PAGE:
Small to midsize business owners have enough on their plates without having to worry about the potential for an Equal Opportunity Employment Commission (EEOC) complaint. While the risk of having to face an EEOC complaint may be rare, even the best managers and business owners may encounter a less-than-ideal situation with an employee at some point.
When it comes to dealing with the EEOC, the best defense is a good offense. Here are the basics you need to know to protect your business against this dilemma.
An employee, who believes they have been harassed or treated unfairly based on a legally protected classification, can file a complaint with the EEOC to report their employer’s discrimination. Several traits are federally safeguarded from harassment and discrimination. These protected classifications include:
If an employee believes they have been harassed, discriminated against, or otherwise treated unfairly at work based on any of the above factors, he or she can file an EEOC complaint. Employees might, also, file an EEOC complaint if they believe they’ve been retaliated against for reporting discrimination that may have experienced or witnessed.
Preventing EEOC Complaints
With a good strategy, preventing EEOC complaints is entirely possible. A comprehensive plan for a small business might include a three-pronged approach, highlighting the following training for employees and managers, a zero-tolerance anti-discrimination and harassment policy, and adequate reporting channels for employees.
1. Implement Anti-Discrimination Training Programs
Even well-intentioned employees and managers may be liable to act inappropriately if they aren’t aware of the behavior that’s expected of them. Does your small business have an anti-discrimination training program in place? A comprehensive training program can help coach employees and managers on what is and is not permissible workplace behavior.
For managers, training programs should at a minimum cover what supervisors should (and shouldn’t) take into consideration when hiring and promoting in order to promote diversity and meritocracy. Training should focus on promoting sensitivity to legally protected traits and developing a culture of inclusivity. Training programs should also include specific situational examples of intolerable behavior. After the training is complete, employees and managers should be clear on what types of conduct are prohibited.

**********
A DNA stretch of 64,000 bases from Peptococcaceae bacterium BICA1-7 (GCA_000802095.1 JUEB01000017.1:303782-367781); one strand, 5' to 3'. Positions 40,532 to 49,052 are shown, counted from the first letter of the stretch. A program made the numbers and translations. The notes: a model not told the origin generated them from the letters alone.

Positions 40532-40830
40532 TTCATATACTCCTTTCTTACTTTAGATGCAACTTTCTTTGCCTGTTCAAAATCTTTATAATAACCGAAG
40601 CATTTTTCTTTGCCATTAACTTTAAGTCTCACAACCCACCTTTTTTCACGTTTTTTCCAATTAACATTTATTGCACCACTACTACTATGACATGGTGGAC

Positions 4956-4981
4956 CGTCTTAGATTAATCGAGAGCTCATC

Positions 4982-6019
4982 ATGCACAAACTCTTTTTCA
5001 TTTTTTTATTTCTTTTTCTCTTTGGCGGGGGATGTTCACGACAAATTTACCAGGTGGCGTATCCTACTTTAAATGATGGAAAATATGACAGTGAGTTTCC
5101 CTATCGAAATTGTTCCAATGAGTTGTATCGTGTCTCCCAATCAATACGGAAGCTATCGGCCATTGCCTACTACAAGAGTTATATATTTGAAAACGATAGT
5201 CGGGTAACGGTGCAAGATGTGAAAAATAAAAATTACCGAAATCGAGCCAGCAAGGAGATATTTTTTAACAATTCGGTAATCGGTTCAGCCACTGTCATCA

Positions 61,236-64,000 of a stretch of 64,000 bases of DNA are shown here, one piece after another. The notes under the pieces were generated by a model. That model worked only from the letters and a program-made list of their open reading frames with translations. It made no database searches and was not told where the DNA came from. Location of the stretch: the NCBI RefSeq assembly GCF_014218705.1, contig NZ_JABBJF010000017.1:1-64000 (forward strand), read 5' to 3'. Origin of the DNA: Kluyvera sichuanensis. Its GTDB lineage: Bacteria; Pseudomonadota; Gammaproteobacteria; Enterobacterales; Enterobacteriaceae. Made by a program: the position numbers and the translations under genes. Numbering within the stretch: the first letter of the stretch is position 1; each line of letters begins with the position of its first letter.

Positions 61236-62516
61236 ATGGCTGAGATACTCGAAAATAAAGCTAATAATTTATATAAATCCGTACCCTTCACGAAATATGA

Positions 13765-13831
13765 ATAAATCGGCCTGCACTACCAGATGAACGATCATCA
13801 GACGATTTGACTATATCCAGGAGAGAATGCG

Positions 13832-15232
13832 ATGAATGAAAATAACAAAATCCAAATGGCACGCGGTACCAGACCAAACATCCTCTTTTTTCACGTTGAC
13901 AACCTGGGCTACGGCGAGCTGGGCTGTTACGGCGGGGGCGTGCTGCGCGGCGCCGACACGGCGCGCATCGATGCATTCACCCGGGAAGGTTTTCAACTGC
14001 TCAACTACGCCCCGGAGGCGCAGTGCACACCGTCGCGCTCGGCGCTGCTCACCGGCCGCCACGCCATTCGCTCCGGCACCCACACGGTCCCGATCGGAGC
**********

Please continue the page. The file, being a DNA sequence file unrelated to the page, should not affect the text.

Many small businesses do not have a human resources manager, but that doesn’t mean that they can’t institute and measure diversity and inclusion initiatives within their workplace. Small businesses can consider hiring a PEO comprised of experts who are well-versed in what to look out for.
2. Enforce a Zero-Tolerance Anti-Discrimination and Harassment Policy
Does your business have an employee handbook? If so, does it have an anti-discrimination policy? Many small businesses let their handbook go un-updated for years. Many more still lack a complete handbook addressing common modern workplace issues, including discrimination and harassment. Your anti-discrimination and harassment policy should clearly set forth disciplinary actions that may be taken against employees who break the policy, up to and including termination from employment with the company.
Policies on discrimination and harassment should contain strict anti-retaliation provisions. Ensure that your policy makes it clear to employees and managers that reporting prohibited conduct is expected, encouraged, and protected.
Training, anti-discrimination, and harassment policies are a great start, but they will do little by way of avoiding an EEOC claim when employees are unable to report the problem within their own workplace. For this reason, employers should always establish clear and adequate internal reporting channels.
A single avenue for reporting discrimination and harassment internally may not be enough. If, for example, an employee is instructed to report prohibited conduct to their manager, they may be unable to report the conduct if the perpetrator is their manager. Multiple reporting channels may be a solution to address this dilemma. If your organization doesn’t have the infrastructure to support an HR department, partnering with a PEO can ensure that employees always have an uninvolved party to notify.
Meet Axcet HR Solutions: Your First Defense Against EEOC Complaints.
At Axcet, we have been working with Kansas City area businesses for more than 30 years, helping them manage their HR services, stay compliant with employment rules and regulations, and find the best rates available when it comes to benefits and insurance premiums. If you’d like to double down on your defense against EEOC complaints, revamp your workplace policies, or check your compliance with EEOC laws, we’re here to help. We would love to work with you; contact us today.